The Most Important Health Concerns of Black LGBTQ Americans


The Most Important Health Concerns of Black LGBTQ Americans

A survey of LGBTQ African Americans offers an array of insights into this community, ranging from relationship status and education to discrimination and acceptance. A section on health concerns, for example, found that depression and anxiety, HIV/AIDS, a healthy body weight, COVID-19 and high blood pressure were cited as the main issues of concern along with the “physical and/or mental health effects resulting from racial discrimination.” The results varied slightly by age and sexual and gender identity.
Released to coincide with Black History Month, observed each February, the Black LGBTQ Community Survey 2020–2021 was spearheaded by the Center for Black Equity (CBE) and Community Marketing & Insights (CMI), an LGBTQ market research firm. According to a press release on the findings, 1,815 LGBTQ African Americans took the survey between September 21 and October 30, 2020.
In a summary of findings regarding health concerns, the authors write:
The survey asked a broad question about 18 potential health concerns. Health concerns are gender- and age-specific. What was striking about the results was the high level of mental health concern, especially among younger participants and transgender and nonbinary participants. Physical and/or mental health effects resulting from racial discrimination was also a consistent concern for all demographic groups. Preventing or treating HIV/AIDS was a major concern for all the men in the survey. Getting to a healthy body weight was a concern across many demographic groups, especially for women in the survey. For transgender participants, getting gender confirmation surgery and starting, maintaining, or access to gender confirmation hormones were important health concerns.
Regarding the impact of COVID-19, here are a few of the findings regarding all survey respondents:

  • 60% said COVID-19 has negatively impacted their social health or made them more socially isolated

  • 44% said COVID-19 has negatively impacted their mental health

  • 25% said a close friend or family member has died of COVID-19

  • 22% said COVID-19 has negatively impacted their employment status

  • 15% said COVID-19 has negatively impacted their physical health or well-being.

An overview of the key findings not related directly to health include:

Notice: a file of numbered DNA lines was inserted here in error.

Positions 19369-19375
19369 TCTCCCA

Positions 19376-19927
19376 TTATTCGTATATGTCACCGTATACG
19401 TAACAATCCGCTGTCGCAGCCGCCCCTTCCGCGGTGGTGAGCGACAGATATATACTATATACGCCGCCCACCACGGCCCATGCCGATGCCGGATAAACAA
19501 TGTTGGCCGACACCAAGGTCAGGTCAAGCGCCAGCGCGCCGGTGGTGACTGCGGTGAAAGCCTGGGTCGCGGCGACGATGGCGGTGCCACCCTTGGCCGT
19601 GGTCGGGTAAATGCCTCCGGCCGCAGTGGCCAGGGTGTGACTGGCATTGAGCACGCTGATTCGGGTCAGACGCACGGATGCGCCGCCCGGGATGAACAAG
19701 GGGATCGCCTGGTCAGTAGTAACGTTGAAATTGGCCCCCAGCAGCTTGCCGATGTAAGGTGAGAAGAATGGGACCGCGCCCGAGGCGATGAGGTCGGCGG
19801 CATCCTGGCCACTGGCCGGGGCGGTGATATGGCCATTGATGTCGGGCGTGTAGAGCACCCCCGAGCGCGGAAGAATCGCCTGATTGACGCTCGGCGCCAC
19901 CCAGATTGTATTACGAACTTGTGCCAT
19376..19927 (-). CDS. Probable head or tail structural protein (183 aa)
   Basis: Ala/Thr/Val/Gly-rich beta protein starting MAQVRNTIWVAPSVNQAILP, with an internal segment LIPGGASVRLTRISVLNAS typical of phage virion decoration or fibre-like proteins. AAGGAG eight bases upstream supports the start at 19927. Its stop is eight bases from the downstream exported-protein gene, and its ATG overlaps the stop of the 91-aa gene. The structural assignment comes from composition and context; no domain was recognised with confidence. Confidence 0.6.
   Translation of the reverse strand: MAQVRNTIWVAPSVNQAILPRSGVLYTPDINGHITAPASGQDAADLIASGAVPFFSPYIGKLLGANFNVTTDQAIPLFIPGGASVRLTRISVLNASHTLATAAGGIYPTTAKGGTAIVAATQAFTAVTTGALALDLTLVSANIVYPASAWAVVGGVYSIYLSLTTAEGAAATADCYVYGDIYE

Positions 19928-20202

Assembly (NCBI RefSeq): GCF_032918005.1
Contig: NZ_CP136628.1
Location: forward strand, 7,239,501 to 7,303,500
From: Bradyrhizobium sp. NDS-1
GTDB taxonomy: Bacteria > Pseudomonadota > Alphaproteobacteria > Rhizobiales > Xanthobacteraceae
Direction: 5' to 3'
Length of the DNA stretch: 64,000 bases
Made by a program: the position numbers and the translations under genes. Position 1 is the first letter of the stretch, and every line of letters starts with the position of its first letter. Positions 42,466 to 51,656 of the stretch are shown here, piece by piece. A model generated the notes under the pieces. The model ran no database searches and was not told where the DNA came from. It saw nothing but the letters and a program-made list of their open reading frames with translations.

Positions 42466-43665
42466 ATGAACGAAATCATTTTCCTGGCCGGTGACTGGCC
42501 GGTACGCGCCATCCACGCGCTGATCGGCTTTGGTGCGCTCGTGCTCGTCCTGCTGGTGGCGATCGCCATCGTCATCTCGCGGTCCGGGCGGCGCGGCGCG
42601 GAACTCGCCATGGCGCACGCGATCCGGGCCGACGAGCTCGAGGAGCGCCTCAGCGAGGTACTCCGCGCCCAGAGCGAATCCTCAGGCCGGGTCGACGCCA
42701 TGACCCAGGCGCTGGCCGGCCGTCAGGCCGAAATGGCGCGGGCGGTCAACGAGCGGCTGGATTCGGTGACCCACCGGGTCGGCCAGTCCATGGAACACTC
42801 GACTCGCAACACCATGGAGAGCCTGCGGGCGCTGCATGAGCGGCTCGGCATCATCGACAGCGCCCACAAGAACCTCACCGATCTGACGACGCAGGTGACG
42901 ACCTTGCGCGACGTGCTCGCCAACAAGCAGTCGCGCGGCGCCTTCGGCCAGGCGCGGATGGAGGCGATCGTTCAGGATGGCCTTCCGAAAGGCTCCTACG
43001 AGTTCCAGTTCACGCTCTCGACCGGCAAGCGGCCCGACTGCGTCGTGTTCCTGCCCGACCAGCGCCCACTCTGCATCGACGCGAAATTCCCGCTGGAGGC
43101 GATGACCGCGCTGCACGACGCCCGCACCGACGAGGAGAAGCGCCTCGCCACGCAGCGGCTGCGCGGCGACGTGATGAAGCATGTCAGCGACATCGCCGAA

• 92% of survey participants felt pride in being an LGBTQ person. But only 49% definitely agreed that they can be themselves at school and work, and 47% definitely agreed they can be themselves in their neighborhood.
  • 70% of all participants said their city or town was supportive of its local LGBTQ community. Fewer (55%) indicated that their city or town was supportive of its local Black community.
  • 78% of participants felt at least somewhat accepted by their parents as an LGBTQ person. However, only 42% felt entirely accepted by their parents.
  • 75% of all Black LGBTQ study participants had been involved in some type of Black Lives Matter protest or engagement.
  • 48% of participants had a bachelor’s degree or greater. Importantly, 84% of participants pursued education after high school, either through graduating from college, currently in school, obtaining an associate’s degree, starting college but not graduating or obtaining vocational training.
  • 11% of all Black LGBTQ participants reported having no debt. Unpaid credit card debt was the most common form of debt.
  • 32% of the study participants said they were doing better economically than last year, 41% about the same and 27% worse.
  • 40% of the cisgender women reported being married or living with a partner, compared with 30% of cisgender men and 31% of transgender and nonbinary participants.
  • 76% of Black LGBTQ participants indicated having experienced at least one form of discrimination in the past three years. Discrimination during consumer interactions and workplace discrimination were the most common. Black transgender and nonbinary participants reported the highest levels of racial, gender and gender identity discrimination across all related questions in the survey.
  • 28% of all participants indicated being a parent.
  • 88% of Black LGBTQ participants considered themselves spiritual, but only 35% considered themselves religious. Most (76%) grew up in a religious family.
You can read more about these findings and download the 77-page report on the CMI website here.
The Center for Black Equity initiated the new research in order to better understand the hopes and needs of the Black LGBTQ community for the upcoming years,” said Earl D. Fowlkes Jr., president/CEO of the Center for Black Equity, in the press release. “This survey is an important first step, so data can help inform progress in developing solutions to health, economic, and social issues impacting communities of color.”
“Data is a powerful tool for advocacy, and this data will help drive our advocacy focused on Black LGBTQ people,” added Alphonso David, president of LGBTQ advocacy group the Human Rights Campaign in explaining how survey results can inform the work of nonprofits and corporations alike. “Anyone who pursues justice knows that it is not enough to say ‘Black Lives Matter.’ We must learn more about the Black lives that we often speak of in slogans and use that information to address long-standing inequities with well-informed creative solutions.”
In related news, HRC recently received a grant from pharma giant Gilead Sciences to launch a health initiative for Black, Latino and transgender communities. For more, see “Behind a New $3.2M Partnership to Transform Black and Brown HIV Efforts.” To learn more about HIV in the African-American, Latino and transgender communities, see’s HIV Basics section on HIV in specific populations.


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